Narrators and point of view

Spiegazione e descrizione dei vari tipi di narratore e punti di vista nella lettraura (in lingua inglese, molto accurato) (3 pagine formato doc)

Appunto di lubbestia
Narrators and point of view

In fiction the author does not address the reader directly.
He creates a narrator whose voice we hear as we read the story. It is from the narrator's point of view that we see events unfold. The narrator may be a strong presence in the text commenting on and interpreting the material he presents or, at the other end of the spectrum, he may be almost invisible, simply allowing the story to present itself.

Narrators are divided into two broad categories: first-person narrators and third-person narrators. The category of third-person narrators is divided into three subcategories: omniscient, limited and drammatic objective.

Stream of consciousness, a relatively recent development in narrative technique, may bea n extension of either first or third-person narratives.

First-person narrators

First-person narrators, who refer to themselves as "I", tell stories in which they are directly involved.
In a first-person narrative the reader's vision of the story, or point of view, is limited to what the narrator himself knows, experiences, infers or has learned second-hand from others.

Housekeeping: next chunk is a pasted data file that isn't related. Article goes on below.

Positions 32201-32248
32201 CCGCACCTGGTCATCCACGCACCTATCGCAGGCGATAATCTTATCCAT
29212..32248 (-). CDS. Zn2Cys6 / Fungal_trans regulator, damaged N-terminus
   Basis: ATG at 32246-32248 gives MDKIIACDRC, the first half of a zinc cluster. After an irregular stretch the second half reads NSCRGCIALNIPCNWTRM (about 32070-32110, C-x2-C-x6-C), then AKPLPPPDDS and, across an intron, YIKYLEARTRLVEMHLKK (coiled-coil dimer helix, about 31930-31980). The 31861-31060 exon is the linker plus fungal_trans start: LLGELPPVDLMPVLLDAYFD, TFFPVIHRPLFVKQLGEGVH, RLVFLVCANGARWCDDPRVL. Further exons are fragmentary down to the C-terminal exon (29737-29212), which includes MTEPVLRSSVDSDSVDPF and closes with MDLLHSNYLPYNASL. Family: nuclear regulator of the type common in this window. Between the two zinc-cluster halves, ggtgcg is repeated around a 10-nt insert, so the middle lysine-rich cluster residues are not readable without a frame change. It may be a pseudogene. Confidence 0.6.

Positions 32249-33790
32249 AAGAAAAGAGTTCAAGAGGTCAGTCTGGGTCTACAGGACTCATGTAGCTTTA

First-person narratives are, by definition, subjective. The only thoughts and feelings that first-person narrators experience directly are their own. The reader can never expect to see characters and events as they actually are, but only as they appear to the "I" narrator. Therefore special attention should be paid to the personality of the first narrators.

In certain first-person narratives the reader can understand more than the narrator himself. This is often the case when the narrator is a child or a not very perceptive adult. By contrasting the narrator's perception of events and the reader's more informed views, the author can humour or irony.

The first-person narrative is commonly associated with non-fictional literary forms such as biographies, memoirs or diaries. When used in fictional works it lends authenticity to the story. It is also perhaps the most effective form of storytelling for getting the reader intellectually and emotionally involved.